Some humble suggestions for David Gregory

I don’t go to church on Sundays, but I do watch Meet the Press. So I am pleased to see that the venerable NBC talk show is finally going to get a permanent host to replace the late Tim Russert. Herewith, some unsolicited advice for the new guy, former White House reporter David Gregory: Bring ...

591337_081203_gregory5.jpg
591337_081203_gregory5.jpg

I don't go to church on Sundays, but I do watch Meet the Press. So I am pleased to see that the venerable NBC talk show is finally going to get a permanent host to replace the late Tim Russert.

Herewith, some unsolicited advice for the new guy, former White House reporter David Gregory:

Bring on subject-matter experts more often. Chuck Todd and Paul Begala are great political commentators, but they should not be your go-to guys on, say, what to do about the terrorist attacks in Mumbai or the wisdom of airstrikes on Iran. There are plenty of smart wonks out there who know how to make a splash on television, so don't just go to the usual suspects. Having more genuine experts on TV before the Iraq war might have brought some inconvienent truths to light and saved us all a lot of trouble.
Stop using boring senators such as Claire McCaskill as proxies for Barack Obama. You are only going to get bland talking points because they will be too afraid of making a mistake. Powerful committee chairs, on the other hand, can often make news on the program.
Score more exclusives. Meet the Press would be a great venue to launch things like Bob Graham's terrifying WMD report.
Be yourself, but don't be a jerk. Bring the same love of politics and spirit of bonhomie that Russert brought to the game, but avoid overly cosy relationships with some guests. Save the how's-your-marriage banter with James Carville and Mary Matalin for the green room.
Ask tough follow-up questions. Don't let your interview subjects wriggle away as Tom Brokaw does, but don't rely as heavily on trying to nail them with predictable "flip-flop" gambits like Tim Russert did. If the damning quotes are recent and relevant, go for it. But remember that a foolish consistency in the face of shifting evidence is no virtue.
Make Joe Biden a weekly panelist.

I don’t go to church on Sundays, but I do watch Meet the Press. So I am pleased to see that the venerable NBC talk show is finally going to get a permanent host to replace the late Tim Russert.

Herewith, some unsolicited advice for the new guy, former White House reporter David Gregory:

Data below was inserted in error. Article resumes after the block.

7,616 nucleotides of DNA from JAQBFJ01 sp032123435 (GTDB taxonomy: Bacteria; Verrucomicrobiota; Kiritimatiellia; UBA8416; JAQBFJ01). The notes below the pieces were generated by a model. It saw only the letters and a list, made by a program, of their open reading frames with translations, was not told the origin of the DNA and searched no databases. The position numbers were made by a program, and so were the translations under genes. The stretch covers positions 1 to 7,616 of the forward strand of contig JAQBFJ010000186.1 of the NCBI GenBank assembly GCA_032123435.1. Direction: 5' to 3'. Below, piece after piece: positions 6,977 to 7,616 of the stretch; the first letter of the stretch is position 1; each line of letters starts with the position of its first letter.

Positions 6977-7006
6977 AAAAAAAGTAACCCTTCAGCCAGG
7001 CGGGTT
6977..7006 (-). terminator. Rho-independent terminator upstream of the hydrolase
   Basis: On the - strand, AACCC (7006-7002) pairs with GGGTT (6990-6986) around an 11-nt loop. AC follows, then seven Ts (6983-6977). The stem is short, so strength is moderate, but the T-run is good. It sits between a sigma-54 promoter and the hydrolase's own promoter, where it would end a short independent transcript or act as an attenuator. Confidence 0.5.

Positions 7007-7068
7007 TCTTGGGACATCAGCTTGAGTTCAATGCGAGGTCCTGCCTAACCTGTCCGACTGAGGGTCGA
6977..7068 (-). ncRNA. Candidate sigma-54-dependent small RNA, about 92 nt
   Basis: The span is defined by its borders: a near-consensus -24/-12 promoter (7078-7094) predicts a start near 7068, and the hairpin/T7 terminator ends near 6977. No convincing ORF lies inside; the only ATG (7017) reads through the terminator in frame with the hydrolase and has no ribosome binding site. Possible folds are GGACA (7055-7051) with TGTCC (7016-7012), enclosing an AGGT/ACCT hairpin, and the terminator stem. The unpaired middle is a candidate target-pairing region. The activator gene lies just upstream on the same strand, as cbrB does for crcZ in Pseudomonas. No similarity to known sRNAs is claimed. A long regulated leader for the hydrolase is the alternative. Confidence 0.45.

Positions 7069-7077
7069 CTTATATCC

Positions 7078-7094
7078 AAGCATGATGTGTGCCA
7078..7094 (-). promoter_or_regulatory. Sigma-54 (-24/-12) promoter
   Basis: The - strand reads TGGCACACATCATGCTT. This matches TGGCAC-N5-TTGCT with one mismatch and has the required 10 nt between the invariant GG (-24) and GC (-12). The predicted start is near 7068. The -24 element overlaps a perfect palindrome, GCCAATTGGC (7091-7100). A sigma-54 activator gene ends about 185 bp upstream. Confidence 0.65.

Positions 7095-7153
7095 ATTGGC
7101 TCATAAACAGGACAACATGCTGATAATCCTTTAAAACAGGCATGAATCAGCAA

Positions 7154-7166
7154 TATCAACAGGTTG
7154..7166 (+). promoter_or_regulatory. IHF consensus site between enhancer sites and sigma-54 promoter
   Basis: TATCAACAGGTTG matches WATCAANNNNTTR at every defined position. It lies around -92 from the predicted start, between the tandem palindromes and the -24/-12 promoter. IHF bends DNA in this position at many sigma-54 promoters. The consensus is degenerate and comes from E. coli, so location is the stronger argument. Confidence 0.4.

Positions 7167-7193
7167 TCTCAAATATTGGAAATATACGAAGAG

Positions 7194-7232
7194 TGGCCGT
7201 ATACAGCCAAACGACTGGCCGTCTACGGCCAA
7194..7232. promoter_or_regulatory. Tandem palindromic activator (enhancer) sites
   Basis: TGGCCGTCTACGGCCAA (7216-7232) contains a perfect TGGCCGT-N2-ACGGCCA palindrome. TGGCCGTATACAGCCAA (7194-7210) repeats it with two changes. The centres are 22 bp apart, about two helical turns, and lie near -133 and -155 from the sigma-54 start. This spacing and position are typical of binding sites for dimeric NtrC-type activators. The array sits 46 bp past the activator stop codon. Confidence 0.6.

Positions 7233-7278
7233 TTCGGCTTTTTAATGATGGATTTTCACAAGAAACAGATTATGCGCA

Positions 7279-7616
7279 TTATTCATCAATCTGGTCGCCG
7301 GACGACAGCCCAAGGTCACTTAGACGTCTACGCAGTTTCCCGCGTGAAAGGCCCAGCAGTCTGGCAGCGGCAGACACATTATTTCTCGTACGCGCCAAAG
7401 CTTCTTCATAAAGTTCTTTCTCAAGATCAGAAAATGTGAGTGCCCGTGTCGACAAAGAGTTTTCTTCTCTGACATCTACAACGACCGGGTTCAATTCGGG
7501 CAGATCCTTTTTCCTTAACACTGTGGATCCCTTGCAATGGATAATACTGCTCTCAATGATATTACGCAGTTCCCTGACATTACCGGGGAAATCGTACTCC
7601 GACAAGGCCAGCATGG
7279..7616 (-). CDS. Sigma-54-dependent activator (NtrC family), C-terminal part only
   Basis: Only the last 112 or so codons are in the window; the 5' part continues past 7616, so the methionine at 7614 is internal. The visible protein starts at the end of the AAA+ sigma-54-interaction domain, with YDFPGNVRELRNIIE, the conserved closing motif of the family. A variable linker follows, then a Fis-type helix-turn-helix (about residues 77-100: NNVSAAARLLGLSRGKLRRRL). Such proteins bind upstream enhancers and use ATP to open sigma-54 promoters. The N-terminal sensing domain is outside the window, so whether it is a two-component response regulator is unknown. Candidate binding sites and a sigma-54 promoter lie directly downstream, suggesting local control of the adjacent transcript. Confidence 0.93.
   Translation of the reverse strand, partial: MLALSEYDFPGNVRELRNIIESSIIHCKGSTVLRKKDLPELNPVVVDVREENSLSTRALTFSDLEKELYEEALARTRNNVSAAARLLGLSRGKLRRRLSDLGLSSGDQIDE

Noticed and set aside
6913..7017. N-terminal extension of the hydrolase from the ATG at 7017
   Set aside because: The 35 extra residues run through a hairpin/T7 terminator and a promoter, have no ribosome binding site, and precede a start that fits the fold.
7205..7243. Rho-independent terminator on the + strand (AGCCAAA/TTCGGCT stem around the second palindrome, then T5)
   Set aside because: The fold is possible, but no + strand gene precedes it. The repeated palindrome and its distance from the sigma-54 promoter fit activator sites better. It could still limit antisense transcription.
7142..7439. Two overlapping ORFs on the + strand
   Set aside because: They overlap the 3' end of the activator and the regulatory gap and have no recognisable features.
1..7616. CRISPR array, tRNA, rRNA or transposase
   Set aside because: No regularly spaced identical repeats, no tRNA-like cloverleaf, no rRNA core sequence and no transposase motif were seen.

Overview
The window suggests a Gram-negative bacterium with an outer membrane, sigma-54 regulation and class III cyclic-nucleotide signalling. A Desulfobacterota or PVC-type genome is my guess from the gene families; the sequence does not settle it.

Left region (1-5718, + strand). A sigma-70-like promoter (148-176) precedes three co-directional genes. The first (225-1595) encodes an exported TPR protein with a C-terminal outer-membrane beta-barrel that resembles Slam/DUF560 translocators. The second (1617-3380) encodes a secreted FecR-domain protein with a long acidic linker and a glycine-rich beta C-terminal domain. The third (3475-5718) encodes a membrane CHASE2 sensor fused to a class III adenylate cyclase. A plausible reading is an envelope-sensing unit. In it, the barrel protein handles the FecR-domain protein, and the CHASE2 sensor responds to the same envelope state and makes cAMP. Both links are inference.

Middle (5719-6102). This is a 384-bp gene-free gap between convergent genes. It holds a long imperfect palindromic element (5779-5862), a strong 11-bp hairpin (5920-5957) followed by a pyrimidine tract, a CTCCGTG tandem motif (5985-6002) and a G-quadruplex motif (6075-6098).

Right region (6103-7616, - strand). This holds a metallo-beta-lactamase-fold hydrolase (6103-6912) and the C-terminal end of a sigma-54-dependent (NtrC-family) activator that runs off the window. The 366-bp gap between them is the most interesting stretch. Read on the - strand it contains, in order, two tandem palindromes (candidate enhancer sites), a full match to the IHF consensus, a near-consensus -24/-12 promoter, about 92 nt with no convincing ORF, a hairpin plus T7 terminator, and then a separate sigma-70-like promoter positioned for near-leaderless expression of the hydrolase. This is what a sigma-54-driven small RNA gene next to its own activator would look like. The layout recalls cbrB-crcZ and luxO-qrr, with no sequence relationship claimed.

1. Bring on subject-matter experts more often. Chuck Todd and Paul Begala are great political commentators, but they should not be your go-to guys on, say, what to do about the terrorist attacks in Mumbai or the wisdom of airstrikes on Iran. There are plenty of smart wonks out there who know how to make a splash on television, so don’t just go to the usual suspects. Having more genuine experts on TV before the Iraq war might have brought some inconvienent truths to light and saved us all a lot of trouble.
  2. Stop using boring senators such as Claire McCaskill as proxies for Barack Obama. You are only going to get bland talking points because they will be too afraid of making a mistake. Powerful committee chairs, on the other hand, can often make news on the program.
  3. Score more exclusives. Meet the Press would be a great venue to launch things like Bob Graham’s terrifying WMD report.
  4. Be yourself, but don’t be a jerk. Bring the same love of politics and spirit of bonhomie that Russert brought to the game, but avoid overly cosy relationships with some guests. Save the how’s-your-marriage banter with James Carville and Mary Matalin for the green room.
  5. Ask tough follow-up questions. Don’t let your interview subjects wriggle away as Tom Brokaw does, but don’t rely as heavily on trying to nail them with predictable “flip-flop” gambits like Tim Russert did. If the damning quotes are recent and relevant, go for it. But remember that a foolish consistency in the face of shifting evidence is no virtue.
  6. Make Joe Biden a weekly panelist.

Photo: Brendan Smialowski/Getty Images for Meet The Press

Tag: Media

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